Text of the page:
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Common Steels Used in Injection Mold Making
2016-07-16 20:57:01
 

Common Steels Used in Injection Mold Making

 

When it comes to injection mold making, choosing the right tool steel can make a huge difference. Making an incorrect choice can cause disasters that fly-in-the-face of many hard hours of work.

Making a poor tool steel choice for your injection mold can mean a cracked core or cavity, causing it to wear out long before it is expected it to.  To help avoid this problem ask yourself these questions before making your tool steel choice:

· How many parts is the mold expected to produce?

· Surface finish of the molded part?

· Are there any shut offs that could wear?

· What cycle time is expected?

· Are there any long cores that there is no way of getting cooling into?

· Will there be thin steel areas venerable to cracking?

When in the process of considering which steel to choose for your injection molding process, there are basically two types to choose from although always there will be your exceptions to the rule.  

·    Steel choices for injection mold making include hardened steel and pre hardened steel.     

The commonly used hardened tool steels will contain S-7, H-13, 420 Stainless Steel, while the pre hardened tool steels are comprised of P-20 and mod pre-hardened stainless steel.

Some specialty type steels are Maraging 300 for toughness and PAS 940 for heat transfer.


Choosing The Right Materials is Critical

As with the tool steels - choosing the right materials for other aspects of your injection mold making processes also need to be considered. Mold material selection is well-known to have a dramatic impact on outcomes.

While having proper materials inevitably improves the design, build and repair processes for specialty injection mold making and timely product delivery, it often also saves both time and money. This is what keeps injection mold making able to remain competitive.

When it comes to tracking, maintenance costs, tooling - and when considering wear resistances, part geometry, cooling and part stability - even cycle times - all of these considerations become essential.

Mold makers and tooling specialists alike agree on the huge impact choosing the right materials can make. Each engineer has their own experience of the risks, factors to consider and scope of results obtained when doing their own evaluations of the success of their injection mold making processes.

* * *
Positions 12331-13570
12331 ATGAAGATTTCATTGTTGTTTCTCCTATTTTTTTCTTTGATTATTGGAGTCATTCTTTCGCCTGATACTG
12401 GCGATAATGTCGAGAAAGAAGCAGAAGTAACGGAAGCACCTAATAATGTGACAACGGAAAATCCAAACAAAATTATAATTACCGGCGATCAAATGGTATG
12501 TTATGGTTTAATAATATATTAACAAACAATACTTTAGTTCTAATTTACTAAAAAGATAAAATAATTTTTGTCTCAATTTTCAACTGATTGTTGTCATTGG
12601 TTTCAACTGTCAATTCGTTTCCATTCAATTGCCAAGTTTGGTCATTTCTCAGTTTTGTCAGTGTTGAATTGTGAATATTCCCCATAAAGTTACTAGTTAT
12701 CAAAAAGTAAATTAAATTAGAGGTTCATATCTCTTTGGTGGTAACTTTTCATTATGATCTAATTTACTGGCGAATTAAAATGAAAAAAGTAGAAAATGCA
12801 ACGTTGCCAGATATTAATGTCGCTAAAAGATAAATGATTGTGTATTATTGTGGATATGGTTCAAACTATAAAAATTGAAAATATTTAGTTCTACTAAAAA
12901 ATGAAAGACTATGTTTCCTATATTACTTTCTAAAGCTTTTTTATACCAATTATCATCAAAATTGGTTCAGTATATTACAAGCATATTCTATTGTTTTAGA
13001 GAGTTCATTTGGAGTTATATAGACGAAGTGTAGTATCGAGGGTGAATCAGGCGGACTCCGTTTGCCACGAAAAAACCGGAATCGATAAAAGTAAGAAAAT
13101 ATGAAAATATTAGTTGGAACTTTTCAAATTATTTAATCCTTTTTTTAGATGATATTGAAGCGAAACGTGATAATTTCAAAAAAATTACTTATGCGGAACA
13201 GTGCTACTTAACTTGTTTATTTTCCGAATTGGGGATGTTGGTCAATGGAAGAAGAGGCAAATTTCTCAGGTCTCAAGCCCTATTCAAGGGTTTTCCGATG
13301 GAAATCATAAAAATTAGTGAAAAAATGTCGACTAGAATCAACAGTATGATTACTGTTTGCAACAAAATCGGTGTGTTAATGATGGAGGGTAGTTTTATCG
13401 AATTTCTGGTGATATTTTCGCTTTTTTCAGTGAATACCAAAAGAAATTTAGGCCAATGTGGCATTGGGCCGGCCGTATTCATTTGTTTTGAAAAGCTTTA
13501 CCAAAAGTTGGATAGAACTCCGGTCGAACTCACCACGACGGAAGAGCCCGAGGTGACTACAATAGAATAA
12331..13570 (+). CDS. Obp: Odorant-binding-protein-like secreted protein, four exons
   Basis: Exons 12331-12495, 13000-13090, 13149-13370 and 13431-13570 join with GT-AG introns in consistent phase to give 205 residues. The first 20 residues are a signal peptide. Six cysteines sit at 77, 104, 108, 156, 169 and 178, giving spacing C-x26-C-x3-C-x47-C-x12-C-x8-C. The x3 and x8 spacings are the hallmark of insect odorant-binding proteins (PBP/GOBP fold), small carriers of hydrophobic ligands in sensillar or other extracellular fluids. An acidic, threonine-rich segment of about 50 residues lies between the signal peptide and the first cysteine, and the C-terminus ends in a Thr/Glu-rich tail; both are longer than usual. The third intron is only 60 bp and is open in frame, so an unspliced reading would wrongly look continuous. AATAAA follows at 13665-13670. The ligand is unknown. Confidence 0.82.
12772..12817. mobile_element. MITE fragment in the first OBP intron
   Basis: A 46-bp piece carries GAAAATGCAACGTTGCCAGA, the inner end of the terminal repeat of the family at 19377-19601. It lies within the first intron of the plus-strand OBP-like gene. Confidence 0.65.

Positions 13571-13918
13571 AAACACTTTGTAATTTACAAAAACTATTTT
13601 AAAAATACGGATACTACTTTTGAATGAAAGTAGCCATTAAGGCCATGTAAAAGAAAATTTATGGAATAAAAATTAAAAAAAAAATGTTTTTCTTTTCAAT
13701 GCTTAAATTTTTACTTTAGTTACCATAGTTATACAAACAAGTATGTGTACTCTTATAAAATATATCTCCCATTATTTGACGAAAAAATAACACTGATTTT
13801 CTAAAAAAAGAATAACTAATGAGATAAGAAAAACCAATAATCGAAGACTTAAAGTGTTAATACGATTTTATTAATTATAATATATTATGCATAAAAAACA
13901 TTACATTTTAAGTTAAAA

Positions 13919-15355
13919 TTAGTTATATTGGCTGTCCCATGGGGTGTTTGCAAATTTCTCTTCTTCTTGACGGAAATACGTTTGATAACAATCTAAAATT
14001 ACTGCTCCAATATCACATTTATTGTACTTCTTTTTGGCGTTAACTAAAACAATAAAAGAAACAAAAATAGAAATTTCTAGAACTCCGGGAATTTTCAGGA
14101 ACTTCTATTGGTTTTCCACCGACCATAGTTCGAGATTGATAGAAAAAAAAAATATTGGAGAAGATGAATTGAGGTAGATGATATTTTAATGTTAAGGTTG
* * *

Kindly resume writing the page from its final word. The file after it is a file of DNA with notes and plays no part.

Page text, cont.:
Evaluations and materials results can differ from machine to machine and from process to process. Some major manufacturers will swear by the evaluation of their part geometry. 

They also consider the cycle time impact and the nuances of part stability from cooling processes and materials selections. Mold material impact is always reinforced with these outcomes and they also have a big impact when it comes to cooling and water channels.

Other Considerations for Tool Steel When Making Critical Choices

Pre-hardened steels are used for the low production tools.  Many times the mold plate is P-20 steel and the molding can be cut solid into the plates.  Areas of the plate could be inserted with hard steel if needed for shut offs or wear surfaces.

Hard stainless steel tooling would be used to minimize corrosion, either from cooling channels or corrosive materials such as PVC.  Stainless steel will crack quicker than other hardened steels and the thermal conductivity is not good.  Stainless steel will not hold a sharp edge.  Stainless steel will be used for high quality surface finish needed to produce lenses and clear parts.

H-13 and S-7 steels are tough materials.  These materials hold up well to wear and constant pressures of injection and the mold closing.  Special care must be taken for corrosion.  Water channels will rust in time.

PAS940 is used for transferring heat.  The material is not very hard so plating is sometimes used to add surface hardness.

Maraging 300 is used for thin steel areas and for strength and toughness.

If you have any uncertainty at all about which choices to make when it comes to tooling steel, materials or more efficient processes for your next injection molding project - be sure to contact Crescent Industries

This article was composed from notes taken from posts in globalplasticinjecitonmolding.com. Notes were also taken from the article: "Which Tool Steel is Right for Your Plastic Injection Mold?"  Other notes were also taken from the article published in an issue of MoldMaking Technology, on October 12, 2012 called "Becoming a Master of Mold Material."

Contact us to get the BEST materials of H-13/1.2344/SKD61 & S7 - slaes@altaspecialsteel.com


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